And for our customers, they would want supply security, first and foremost. They would not want big price valuations, which can be brought about if vanilla prices are turbulent due to inconsistent supplies. When you have a brand in the market that has vanilla in it, you would not want to change the price of that brand every season just because the market is stuck; having that security of supply is therefore what dissolves that conflict of interest basically.

Another smallholder commodity crop is cocoa, are the two similar?

Vanilla Alex Bonnemaison 24 Sur 61

Yes and no. They are both smallholder crops, but cocoa is much bigger as a crop, and it’s more industrialised. There are very big players in cocoa like ADM and so on, and for many years they have taken the commodity model that they have from corn and other such crops and placed this into cocoa; this has not yet happened in vanilla.

Vanilla is on a different scale than cocoa. I think it’s much more personal. Firstly is because of the need for hand pollination. A farmer would only have a few orchids, which is already different from cocoa which in a sense is a little bit more industrial and commercialised; cocoa farms on average are three to four hectares, whereas vanilla farms are only one to 1.5 hectares.

Also, on cocoa farms very often there are more employees—it’s more an agriculture with employees and not so much a farmer owner. Whereas with vanilla, most of the time the farmers are farmer owners.

In terms of size, I think vanilla is not as big as cocoa, and cocoa has trading markets that are very active, so there’s a lot of paper speculation as well. In contrast, vanilla does not have a paper market per se; it’s only a physical market, so that makes it a little different from cocoa.

Also, vanilla growing takes a lot of patience. When you plant vanilla, it will take three years before you can get the first crop to make money. In that span of time, what are farmers going to feed their families with? Cash crops would always be more convenient and profitable for farmers in this case, especially when vanilla prices are low, like how they were in 2005 to 2012. Back then, both the supply and sale prices of vanilla were low, which did not give farmers the incentive to grow the crop when compared to other crops.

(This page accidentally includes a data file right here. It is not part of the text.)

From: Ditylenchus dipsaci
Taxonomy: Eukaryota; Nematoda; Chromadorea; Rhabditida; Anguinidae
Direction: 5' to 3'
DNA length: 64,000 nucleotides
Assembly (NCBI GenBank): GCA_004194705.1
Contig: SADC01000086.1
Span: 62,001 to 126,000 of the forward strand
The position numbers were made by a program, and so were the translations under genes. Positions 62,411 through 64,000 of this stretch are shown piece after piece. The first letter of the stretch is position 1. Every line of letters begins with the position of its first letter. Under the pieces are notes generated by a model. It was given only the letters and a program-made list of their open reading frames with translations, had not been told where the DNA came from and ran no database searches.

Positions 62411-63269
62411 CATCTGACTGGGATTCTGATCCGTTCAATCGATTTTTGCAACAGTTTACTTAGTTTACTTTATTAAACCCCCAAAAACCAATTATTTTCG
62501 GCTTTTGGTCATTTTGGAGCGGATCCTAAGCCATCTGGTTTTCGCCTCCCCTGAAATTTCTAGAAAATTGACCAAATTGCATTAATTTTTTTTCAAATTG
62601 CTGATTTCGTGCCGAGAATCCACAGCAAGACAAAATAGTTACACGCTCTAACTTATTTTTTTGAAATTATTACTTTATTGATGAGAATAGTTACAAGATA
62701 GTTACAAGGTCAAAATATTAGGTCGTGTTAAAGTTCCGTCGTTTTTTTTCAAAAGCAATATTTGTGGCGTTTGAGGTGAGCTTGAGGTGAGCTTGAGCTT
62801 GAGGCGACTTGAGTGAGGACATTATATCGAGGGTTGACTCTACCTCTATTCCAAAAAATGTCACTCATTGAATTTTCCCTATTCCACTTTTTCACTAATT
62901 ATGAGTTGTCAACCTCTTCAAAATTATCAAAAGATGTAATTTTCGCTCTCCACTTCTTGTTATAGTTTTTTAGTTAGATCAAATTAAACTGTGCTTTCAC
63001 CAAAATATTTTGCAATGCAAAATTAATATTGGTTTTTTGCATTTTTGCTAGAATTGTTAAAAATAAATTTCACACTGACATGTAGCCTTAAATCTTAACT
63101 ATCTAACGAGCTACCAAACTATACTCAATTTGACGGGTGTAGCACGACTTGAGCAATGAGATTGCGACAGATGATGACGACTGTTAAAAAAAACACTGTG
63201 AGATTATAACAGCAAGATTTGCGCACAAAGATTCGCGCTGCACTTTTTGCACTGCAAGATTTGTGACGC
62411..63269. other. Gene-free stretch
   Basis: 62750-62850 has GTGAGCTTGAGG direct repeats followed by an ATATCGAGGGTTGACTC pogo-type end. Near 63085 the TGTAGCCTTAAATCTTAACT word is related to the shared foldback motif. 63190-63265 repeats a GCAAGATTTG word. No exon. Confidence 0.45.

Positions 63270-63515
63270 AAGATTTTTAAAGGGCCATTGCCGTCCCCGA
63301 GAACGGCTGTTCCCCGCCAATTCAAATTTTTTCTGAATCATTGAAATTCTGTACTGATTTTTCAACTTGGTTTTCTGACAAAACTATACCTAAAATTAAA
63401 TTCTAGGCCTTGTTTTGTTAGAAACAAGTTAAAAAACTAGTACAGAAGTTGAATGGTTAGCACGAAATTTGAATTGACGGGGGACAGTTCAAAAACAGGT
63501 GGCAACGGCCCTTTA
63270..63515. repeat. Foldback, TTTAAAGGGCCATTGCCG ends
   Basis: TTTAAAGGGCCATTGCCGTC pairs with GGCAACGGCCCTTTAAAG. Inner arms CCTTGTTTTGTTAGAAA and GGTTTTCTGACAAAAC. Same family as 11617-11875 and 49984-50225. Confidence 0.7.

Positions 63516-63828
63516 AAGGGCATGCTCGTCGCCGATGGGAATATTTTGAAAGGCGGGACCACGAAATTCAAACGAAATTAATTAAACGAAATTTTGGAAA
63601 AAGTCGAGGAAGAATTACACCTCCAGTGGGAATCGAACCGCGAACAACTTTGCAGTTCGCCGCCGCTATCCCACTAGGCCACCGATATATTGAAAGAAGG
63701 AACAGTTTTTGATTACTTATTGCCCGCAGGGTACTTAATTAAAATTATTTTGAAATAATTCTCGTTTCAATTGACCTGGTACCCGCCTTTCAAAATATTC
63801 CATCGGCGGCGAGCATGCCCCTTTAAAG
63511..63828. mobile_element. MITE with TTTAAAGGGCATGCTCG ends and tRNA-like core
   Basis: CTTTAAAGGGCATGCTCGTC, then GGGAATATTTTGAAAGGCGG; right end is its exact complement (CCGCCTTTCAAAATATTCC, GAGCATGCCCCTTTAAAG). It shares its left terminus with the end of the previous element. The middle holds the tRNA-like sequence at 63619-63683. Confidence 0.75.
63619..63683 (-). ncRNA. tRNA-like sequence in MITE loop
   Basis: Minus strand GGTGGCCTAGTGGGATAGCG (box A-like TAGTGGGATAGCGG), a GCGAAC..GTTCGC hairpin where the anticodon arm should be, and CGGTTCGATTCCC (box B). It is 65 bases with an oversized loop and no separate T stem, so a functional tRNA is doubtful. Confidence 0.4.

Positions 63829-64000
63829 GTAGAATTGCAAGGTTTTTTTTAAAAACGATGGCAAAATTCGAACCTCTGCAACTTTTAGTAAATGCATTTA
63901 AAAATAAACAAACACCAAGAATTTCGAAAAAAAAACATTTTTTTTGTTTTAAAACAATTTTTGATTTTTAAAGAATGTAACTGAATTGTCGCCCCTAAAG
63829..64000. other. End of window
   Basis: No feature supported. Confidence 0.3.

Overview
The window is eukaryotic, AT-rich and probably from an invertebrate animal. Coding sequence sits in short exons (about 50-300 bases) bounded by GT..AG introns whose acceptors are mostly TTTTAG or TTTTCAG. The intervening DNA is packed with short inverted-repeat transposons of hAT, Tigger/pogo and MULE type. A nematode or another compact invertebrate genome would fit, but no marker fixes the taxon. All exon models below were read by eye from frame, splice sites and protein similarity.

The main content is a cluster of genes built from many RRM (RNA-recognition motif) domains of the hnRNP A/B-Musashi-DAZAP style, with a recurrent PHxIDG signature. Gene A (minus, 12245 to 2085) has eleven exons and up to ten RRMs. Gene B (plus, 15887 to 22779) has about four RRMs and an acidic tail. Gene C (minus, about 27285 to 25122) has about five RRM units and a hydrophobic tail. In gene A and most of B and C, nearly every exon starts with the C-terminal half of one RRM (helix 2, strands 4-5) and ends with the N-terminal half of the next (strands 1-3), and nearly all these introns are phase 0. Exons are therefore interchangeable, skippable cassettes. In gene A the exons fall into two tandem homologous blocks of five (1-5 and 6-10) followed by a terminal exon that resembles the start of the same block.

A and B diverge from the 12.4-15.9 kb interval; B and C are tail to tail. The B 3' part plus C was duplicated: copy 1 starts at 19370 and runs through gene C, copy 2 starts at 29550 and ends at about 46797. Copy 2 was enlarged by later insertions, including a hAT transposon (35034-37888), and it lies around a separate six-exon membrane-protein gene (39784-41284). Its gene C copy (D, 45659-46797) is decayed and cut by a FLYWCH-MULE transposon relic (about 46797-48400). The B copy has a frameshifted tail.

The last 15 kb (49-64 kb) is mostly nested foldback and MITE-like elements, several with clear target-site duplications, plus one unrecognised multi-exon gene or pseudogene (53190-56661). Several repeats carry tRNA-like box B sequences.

Adding on further to that, for a food manufacturer, the average span of cocoa is higher than vanilla, because cocoa is a physical ingredient. It’s not a tiny ppm of dosage, so any price variation on cocoa has a bigger impact on the food manufacturer.

That said, at the moment, the vanilla price impact is so big because of its record high cost of 500 (US$562) euros per kg, that even at very low dosages, it is starting to impact significantly the final product.

Are there any problems with working with the farmers? How do you overcome them?

Working with the farmers can be a little difficult at times, especially when we want to improve the quality of the vanilla.

It’s not like we can come in to a big town hall and say, “These are the new Symrise guidelines for 2017. Please follow.” When big foreigners come in and tell the farmers, “I know better, you need to do this and this”, that’s not going to go down very well when they’ve done this for generations.

That’s why being there for a long time and building these relationships can create strong trust between us and the farmers. In this way, we can show them how small changes can improve things for them in terms of the way the crop grew or the way the money comes in.

When you’re managing the farmers, you have to make sure that the farmers are connecting, that they have platforms to exchange information with each other so as to ensure the quality improves year by year. When we find a good practice with the farmer, we experiment it, we test it, we validate it, and we share it with them. Therefore we need to make sure that all our farmers are connected.

The way we reach out is really personalised, that’s our structure. We have agronomists who are based there permanently, as well as personnel who work their full-time, in Madagascar, in the fields.

Having been there for a long time to establish interpersonal relationships with the farmers, we count on these 200 personnel to listen to the farmers on what they need, what they have to share, what challenges they are facing, what they think about any changes we make, etc.

We then help them resolve whatever challenges they have and propagate the beneficial tips from successful farmers onto the others. It’s really a developing partnership that is suitable to the environment.

And I guess we do have the will to make continuous improvements to help the farmers deliver great quality vanilla beans and improve their livelihoods for them, for their family and for their children.